Can Construction Grammar Be Proven Wrong ?


Author : Bert Cappelle Editor : Cambridge University Press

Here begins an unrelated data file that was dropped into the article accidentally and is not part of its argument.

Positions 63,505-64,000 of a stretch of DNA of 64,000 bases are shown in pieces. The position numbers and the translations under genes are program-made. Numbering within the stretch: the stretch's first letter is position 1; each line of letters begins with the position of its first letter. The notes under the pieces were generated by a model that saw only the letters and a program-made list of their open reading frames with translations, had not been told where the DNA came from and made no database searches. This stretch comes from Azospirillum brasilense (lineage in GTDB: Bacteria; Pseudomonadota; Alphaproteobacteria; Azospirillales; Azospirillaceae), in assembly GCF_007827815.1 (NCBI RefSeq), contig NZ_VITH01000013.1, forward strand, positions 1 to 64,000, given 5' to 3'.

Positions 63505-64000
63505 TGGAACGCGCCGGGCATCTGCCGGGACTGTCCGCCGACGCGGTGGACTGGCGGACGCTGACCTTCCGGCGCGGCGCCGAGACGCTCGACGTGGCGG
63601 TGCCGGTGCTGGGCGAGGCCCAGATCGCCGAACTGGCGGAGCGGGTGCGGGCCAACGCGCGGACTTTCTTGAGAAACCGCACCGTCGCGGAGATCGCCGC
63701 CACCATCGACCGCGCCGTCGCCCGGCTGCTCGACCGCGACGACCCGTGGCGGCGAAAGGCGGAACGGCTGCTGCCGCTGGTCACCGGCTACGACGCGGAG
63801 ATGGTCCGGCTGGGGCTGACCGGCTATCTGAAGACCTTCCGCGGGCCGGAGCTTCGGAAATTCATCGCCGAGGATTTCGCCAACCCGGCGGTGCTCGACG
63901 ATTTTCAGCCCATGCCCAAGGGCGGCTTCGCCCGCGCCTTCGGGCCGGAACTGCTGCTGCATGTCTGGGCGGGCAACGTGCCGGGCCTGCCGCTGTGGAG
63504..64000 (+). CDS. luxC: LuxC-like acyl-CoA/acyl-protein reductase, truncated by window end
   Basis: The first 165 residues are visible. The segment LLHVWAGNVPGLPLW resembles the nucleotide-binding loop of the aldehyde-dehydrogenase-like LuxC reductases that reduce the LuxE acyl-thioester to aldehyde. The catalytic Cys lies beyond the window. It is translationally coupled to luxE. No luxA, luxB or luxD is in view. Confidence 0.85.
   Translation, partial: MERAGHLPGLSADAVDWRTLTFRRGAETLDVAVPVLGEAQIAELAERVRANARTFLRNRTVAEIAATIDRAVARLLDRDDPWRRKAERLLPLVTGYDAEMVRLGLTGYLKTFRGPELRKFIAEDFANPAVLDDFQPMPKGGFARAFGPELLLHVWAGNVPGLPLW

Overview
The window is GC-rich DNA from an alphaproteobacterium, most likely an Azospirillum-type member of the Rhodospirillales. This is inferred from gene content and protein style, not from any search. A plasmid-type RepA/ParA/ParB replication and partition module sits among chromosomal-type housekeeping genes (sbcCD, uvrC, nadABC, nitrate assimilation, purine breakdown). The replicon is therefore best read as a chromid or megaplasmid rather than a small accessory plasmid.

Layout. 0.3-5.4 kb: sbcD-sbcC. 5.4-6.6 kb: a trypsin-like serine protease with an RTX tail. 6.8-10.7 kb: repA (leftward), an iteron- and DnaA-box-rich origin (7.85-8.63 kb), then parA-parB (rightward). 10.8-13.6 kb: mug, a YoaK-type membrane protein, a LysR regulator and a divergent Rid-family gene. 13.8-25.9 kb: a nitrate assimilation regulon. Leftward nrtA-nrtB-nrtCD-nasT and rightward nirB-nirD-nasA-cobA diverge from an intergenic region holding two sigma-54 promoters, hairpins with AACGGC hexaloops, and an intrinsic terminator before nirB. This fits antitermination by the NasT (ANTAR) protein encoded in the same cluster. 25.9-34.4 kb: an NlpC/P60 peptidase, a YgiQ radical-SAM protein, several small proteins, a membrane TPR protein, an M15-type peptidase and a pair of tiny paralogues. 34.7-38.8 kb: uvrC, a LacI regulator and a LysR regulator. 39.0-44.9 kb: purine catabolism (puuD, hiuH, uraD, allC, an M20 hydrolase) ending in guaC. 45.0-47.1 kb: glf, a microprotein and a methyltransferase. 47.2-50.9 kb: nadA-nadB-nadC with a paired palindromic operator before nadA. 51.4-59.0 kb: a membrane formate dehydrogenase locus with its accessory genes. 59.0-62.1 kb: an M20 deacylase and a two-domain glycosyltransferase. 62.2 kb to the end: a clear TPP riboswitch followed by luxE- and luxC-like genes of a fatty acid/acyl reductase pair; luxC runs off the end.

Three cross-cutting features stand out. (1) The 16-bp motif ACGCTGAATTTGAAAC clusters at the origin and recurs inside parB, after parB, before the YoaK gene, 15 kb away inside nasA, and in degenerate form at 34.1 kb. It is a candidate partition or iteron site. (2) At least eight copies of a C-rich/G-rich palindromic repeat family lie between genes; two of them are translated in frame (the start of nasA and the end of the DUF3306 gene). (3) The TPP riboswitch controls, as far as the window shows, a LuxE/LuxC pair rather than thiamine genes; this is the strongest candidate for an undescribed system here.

Construction Grammar has gained prominence in linguistics, owing its popularity to its inclusive approach that considers language units of varying sizes and generality as potential constructions – mentally stored form-function units. This Element serves as a cautionary note against complacency and dogmatism. It emphasizes the enduring importance of falsifiability as a criterion for scientific hypotheses and theories. Can every postulated construction, in principle, be empirically demonstrated not to exist? As a case study, the author examines the schematic English transitive verb-particle construction, which defies experimental verification. He argues that we can still reject its non-existence using sound linguistic reasoning. But beyond individual constructions, what could be a crucial test for Construction Grammar itself, one that would falsify it as a theory? In making a proposal for such a test, designed to prove that speakers also exhibit pure-form knowledge, this Element contributes to ongoing discussions about Construction Grammar's theoretical foundations.